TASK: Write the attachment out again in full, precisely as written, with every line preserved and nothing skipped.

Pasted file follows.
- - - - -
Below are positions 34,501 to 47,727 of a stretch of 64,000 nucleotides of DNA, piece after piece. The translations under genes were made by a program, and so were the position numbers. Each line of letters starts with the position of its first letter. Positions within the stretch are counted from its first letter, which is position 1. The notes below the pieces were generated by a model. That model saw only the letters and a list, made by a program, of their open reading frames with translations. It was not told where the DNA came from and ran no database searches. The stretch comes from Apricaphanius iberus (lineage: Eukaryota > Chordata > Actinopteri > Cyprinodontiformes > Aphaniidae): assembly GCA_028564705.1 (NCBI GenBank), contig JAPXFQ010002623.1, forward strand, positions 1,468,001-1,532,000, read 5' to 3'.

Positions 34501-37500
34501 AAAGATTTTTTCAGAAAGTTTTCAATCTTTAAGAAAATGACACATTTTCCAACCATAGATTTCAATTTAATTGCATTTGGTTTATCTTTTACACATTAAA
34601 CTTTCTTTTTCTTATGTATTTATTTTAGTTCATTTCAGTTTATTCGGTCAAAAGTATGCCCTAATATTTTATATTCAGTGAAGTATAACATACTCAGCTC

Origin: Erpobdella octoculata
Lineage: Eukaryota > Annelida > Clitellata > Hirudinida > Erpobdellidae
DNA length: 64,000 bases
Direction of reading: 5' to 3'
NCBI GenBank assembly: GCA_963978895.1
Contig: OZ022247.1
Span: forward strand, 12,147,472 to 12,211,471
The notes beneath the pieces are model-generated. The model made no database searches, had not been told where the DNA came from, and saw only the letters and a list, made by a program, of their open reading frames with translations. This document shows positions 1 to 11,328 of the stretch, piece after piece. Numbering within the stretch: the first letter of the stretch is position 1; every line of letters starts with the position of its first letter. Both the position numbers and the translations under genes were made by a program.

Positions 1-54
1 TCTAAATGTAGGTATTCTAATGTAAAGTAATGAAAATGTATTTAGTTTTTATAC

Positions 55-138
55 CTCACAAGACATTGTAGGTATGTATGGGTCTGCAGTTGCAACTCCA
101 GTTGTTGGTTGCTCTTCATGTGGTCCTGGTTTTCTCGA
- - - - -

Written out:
Below are positions 34,501 to 47,727 of a stretch of 64,000 nucleotides of DNA, piece after piece. The translations under genes were made by a program, and so were the position numbers. Each line of letters starts with the position of its first letter. Positions within the stretch are counted from its first letter, which is position 1. The notes below the pieces were generated by a model. That model saw only the letters and a list, made by a program, of their open reading frames with translations. It was not told where the DNA came from and ran no database searches. The stretch comes from Apricaphanius iberus (lineage: Eukaryota > Chordata > Actinopteri > Cyprinodontiformes > Aphaniidae): assembly GCA_028564705.1 (NCBI GenBank), contig JAPXFQ010002623.1, forward strand, positions 1,468,001-1,532,000, read 5' to 3'.

Positions 34501-37500
34501 AAAGATTTTTTCAGAAAGTTTTCAATCTTTAAGAAAATGACACATTTTCCAACCATAGATTTCAATTTAATTGCATTTGGTTTATCTTTTACACATTAAA
34601 CTTTCTTTTTCTTATGTATTTATTTTAGTTCATTTCAGTTTATTCGGTCAAAAGTATGCCCTAATATTTTATATTCAGTGAAGTATAACATACTCAGCTC

Origin: Erpobdella octoculata
Lineage: Eukaryota > Annelida > Clitellata > Hirudinida > Erpobdellidae
DNA length: 64,000 bases
Direction of reading: 5' to 3'
NCBI GenBank assembly: GCA_963978895.1
Contig: OZ022247.1
Span: forward strand, 12,147,472 to 12,211,471
The notes beneath the pieces are model-generated. The model made no database searches, had not been told where the DNA came from, and saw only the letters and a list, made by a program, of their open reading frames with translations. This document shows positions 1 to 11,328 of the stretch, piece after piece. Numbering within the stretch: the first letter of the stretch is position 1; every line of letters starts with the position of its first letter. Both the position numbers and the translations under genes were made by a program.

Positions 1-54
1 TCTAAATGTAGGTATTCTAATGTAAAGTAATGAAAATGTATTTAGTTTTTATAC

Positions 55-138
55 CTCACAAGACATTGTAGGTATGTATGGGTCTGCAGTTGCAACTCCA
101 GTTGTTGGTTGCTCTTCATGTGGTCCTGGTTTTCTCGA